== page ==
Published online by Cambridge University Press: 01 January 2022
Children acquire complex concepts like dog earlier than simple concepts like brown, even though our best neuroscientific theories suggest that learning the former is harder than learning the latter and, thus, should take more time (Markus Werning). This is the complex-first paradox. We present a novel solution to the complex-first paradox. Our solution builds on a generalization of Fei Xu and Joshua B. Tenenbaum’s Bayesian model of word learning. By focusing on a rational theory of concept learning, we show that it is easier to infer the meaning of complex concepts than that of simple concepts.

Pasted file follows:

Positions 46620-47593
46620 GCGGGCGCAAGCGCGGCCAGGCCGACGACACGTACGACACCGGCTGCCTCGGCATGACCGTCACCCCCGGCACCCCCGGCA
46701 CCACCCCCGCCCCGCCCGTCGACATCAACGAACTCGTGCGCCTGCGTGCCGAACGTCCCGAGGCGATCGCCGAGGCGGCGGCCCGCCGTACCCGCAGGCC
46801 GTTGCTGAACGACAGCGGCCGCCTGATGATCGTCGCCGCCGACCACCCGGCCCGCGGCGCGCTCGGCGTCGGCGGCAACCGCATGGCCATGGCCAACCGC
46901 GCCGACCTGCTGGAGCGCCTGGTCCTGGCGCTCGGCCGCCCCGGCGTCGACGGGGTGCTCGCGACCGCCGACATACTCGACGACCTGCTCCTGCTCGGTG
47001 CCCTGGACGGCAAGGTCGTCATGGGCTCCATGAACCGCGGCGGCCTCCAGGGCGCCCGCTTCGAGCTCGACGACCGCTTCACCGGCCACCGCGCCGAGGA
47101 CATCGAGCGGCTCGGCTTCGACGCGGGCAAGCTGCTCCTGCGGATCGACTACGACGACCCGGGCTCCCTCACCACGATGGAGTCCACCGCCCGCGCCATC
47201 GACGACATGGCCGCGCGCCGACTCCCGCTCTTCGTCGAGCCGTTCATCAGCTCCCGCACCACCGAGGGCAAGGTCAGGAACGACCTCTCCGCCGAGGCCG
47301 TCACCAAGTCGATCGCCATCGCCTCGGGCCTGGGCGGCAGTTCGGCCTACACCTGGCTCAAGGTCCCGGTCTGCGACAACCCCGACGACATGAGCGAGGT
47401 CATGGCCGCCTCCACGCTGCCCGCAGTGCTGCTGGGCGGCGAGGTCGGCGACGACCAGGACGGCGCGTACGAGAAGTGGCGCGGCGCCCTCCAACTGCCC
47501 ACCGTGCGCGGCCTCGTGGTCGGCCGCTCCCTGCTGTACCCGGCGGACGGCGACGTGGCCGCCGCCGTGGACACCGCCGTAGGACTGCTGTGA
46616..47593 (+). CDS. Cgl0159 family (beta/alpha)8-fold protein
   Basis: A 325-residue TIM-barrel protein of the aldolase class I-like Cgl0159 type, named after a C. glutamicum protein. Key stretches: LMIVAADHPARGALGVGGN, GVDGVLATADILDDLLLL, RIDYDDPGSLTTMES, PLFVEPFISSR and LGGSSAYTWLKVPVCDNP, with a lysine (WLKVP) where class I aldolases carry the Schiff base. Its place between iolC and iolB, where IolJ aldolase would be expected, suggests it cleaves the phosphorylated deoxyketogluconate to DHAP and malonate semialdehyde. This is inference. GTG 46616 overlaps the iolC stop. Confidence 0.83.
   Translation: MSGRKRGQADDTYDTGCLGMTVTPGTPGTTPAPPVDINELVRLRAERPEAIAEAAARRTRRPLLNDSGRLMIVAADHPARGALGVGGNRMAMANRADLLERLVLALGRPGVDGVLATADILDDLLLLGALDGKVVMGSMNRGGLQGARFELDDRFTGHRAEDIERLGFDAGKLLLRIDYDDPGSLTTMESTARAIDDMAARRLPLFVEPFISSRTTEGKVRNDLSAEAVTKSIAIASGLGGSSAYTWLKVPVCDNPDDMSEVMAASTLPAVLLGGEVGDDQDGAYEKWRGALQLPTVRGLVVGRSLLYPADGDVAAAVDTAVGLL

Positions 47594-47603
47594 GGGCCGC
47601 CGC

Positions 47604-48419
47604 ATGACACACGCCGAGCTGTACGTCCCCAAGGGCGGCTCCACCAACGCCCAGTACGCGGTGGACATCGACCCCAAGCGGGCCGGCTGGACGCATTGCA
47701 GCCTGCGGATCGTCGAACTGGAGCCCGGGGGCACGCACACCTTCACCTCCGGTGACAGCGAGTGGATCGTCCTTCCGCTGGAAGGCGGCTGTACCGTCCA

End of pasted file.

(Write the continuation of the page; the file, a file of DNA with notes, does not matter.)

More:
We are particularly grateful for the valuable comments of two anonymous reviewers. Earlier versions of this article were presented at the Salzburg Conference for Young Analytic Philosophy 2015, the German Society for Analytic Philosophy GAP.9 conference, and the Conceptual Spaces at Work 2016 conference. We would like to thank the participants at these events for their helpful feedback. Special thanks to the members of the Emmy Noether Research Group, From Perception to Belief and Back Again, and the graduate students in the Philosophy Department at Ruhr-University Bochum who gave critical feedback on an earlier draft of this article. In addition, we want to thank Ben Young for proofreading the manuscript. Research on this article has been generously supported by an Emmy Noether Grant from the German Research Council (BR 5210/1-1).